One of the other books Scroggins wants struck from high school reading lists is “Slaughterhouse Five,” the 1969 antiwar novel by Kurt Vonnegut, which Scroggins complains has too much profane language and sex for high school students.

The other is “Twenty Boy Summer,” by Sarah Ockler, published in 2009. Scroggins said the book “glorifies drunken teen parties” and sex on the beach with condoms.

He is opposed by those who argue rape is a violent act of assault–not porn–and that removing the book would infringe on students’ First Amendment rights.

“Teen readers lose their First Amendment rights as well as access to information that may help them grow intellectually or emotionally if a book is unjustly removed from their local school or public library, or if the library unjustly restricts access to it in some way,” Beth Yoke, executive director of the Chicago-based Young Adult Library Services Association, said in an interview with Women’s eNews.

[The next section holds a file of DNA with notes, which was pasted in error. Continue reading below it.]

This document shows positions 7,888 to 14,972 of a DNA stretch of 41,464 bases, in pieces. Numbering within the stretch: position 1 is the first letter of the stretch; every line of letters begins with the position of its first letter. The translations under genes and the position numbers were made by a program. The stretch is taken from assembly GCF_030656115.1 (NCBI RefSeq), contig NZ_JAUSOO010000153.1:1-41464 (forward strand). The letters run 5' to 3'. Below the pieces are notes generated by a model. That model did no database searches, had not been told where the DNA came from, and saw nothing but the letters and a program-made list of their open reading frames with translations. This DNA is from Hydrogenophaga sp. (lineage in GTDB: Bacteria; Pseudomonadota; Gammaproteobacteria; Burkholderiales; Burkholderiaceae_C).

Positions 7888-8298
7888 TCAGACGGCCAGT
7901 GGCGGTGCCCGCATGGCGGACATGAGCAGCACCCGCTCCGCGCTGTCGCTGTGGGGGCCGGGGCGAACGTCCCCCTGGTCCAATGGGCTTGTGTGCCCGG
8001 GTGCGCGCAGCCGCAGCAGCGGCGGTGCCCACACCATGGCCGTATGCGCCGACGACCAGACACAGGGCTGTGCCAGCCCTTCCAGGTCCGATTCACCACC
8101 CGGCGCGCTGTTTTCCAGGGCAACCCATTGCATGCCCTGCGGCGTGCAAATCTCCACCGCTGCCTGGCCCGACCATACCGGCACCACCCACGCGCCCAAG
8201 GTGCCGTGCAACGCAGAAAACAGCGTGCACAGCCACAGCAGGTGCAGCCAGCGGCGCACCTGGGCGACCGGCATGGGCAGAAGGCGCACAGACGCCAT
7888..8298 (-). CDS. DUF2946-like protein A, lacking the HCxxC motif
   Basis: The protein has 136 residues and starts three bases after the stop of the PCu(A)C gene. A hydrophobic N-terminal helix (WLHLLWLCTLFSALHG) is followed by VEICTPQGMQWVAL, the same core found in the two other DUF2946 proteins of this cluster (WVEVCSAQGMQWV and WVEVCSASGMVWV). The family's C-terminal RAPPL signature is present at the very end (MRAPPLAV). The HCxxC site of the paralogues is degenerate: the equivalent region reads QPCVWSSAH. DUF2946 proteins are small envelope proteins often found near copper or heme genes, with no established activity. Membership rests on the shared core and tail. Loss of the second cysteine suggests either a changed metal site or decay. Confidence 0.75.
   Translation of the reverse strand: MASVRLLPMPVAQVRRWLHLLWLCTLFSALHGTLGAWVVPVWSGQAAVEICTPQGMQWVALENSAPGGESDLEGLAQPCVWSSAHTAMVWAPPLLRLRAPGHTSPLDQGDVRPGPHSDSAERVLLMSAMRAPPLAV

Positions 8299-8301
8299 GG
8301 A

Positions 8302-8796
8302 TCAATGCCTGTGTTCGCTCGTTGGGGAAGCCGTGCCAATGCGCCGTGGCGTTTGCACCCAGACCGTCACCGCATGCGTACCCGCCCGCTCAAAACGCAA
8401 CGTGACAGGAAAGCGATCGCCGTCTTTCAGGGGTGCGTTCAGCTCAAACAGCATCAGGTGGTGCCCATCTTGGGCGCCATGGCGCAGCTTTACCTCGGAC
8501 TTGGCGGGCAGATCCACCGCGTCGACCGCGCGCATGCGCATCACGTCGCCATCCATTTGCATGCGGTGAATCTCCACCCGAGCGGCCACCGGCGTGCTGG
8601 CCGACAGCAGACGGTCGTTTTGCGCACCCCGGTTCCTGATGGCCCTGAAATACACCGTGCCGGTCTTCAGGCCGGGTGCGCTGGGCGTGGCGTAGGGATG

Since 1990, the association has documented the removal of at least 10 books from the schools and public libraries in Missouri. However, the information provided to the group is voluntary, said Bryan Campbell, an administrative assistant for the Chicago-based Office for Intellectual Freedom, in an email interview.

He also said the group is working on a system for larger data collection that may provide a more reliable picture of book banning statistics in the future.

Each year the American Library Association, based in Chicago, recommends a variety of books to libraries, including “contemporary realistic fiction that reflects the diversity of the teen experience.”

Hundreds of books, including some recommended by the organization, are also challenged or banned from schools and libraries each year.

Between 1990 and 2009 the most common reason listed for challenging a book was “sexually explicit,” at 3,046 complaints. Complaints of “violence” numbered 1,258, according to data provided by the American Library Association.

Thousands Say Thanks